We are lucky in chemistry! We have our own citation style designed specifically for us. It is the ACS citation style. This page will provide you some resources to help you with this style.
The ACS Style Guide is a book that will tell you about all aspects of writing in chemistry, not just how to format your references. Chapter 14 is about references.
Here are a couple of handouts that have been prepared by librarians to help you format your references appropriately. This information is a summary of what can be found in the ACS Style Guide.
Chemistry can make things difficult! When you are using the ACS Ctation Style you will need to find the journal abbreviation if you don't have it already. The gold-standard way of finding these is to use a group of books called CASSI, (Chemical Abstracts Services Source Index). There are other websites that can help you do this without coming in to the library to use these books!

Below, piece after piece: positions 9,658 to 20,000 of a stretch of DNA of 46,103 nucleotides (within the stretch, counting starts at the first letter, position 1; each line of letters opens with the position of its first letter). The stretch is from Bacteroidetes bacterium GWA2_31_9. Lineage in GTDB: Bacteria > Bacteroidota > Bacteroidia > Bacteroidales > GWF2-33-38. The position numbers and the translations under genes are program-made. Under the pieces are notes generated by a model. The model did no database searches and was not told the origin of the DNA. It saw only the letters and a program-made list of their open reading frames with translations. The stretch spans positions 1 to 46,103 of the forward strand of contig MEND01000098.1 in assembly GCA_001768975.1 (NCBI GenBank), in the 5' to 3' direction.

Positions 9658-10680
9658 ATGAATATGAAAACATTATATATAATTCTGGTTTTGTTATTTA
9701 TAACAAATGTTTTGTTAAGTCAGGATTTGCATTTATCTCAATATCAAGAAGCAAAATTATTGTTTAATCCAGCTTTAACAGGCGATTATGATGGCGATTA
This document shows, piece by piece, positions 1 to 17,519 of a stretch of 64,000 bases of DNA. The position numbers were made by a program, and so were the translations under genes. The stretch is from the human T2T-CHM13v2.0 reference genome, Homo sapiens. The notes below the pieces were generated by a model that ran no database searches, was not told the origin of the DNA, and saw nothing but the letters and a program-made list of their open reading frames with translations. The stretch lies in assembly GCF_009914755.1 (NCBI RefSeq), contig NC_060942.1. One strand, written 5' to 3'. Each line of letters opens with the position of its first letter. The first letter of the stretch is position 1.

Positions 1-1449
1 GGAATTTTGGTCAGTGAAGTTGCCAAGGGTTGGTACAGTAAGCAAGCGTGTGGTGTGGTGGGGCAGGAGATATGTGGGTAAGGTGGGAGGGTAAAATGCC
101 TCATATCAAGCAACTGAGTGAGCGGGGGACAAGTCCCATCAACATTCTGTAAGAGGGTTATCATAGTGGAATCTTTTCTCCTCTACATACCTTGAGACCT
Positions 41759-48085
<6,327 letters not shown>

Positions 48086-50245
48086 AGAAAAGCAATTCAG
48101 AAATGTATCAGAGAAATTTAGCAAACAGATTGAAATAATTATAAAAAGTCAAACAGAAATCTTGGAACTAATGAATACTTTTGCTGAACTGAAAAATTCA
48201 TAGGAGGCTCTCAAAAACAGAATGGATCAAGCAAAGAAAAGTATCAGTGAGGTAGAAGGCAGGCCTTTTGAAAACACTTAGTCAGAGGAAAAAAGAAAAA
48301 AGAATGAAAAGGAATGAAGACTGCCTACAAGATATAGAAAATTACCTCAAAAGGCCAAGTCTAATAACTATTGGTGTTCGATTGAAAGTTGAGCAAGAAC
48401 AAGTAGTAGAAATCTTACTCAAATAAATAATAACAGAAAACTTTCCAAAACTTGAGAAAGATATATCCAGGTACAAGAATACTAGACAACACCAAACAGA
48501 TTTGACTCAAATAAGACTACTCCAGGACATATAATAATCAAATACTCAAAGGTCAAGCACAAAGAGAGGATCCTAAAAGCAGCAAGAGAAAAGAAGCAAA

EndNote Web is citation management software provided as a part of our OhioLink subscription to the Thomson/Reuters Web of Science database suite. For former users of RefWorks, EndNote Web is likely the closest cousin to RefWorks' functionality, including a folder organization system for references, and a Microsoft Word plug-in called Cite-While-You-Write for placing/formatting references within a document. More information, tutorials, etc. about EndNote Web is available within Web of Science.
Zotero is a freeware option for bibliographic management software. The software is an extension to the Firefox browser. Your data is stored in the browser (and can now be stored to a server allowing for syncing between computers).
It's important to cite your sources. Using someone else's idea without giving them credit is considered plagiarism and academic dishonesty. This can have serious consequences.
Fortunately, it's really easy to avoid. Cite your sources!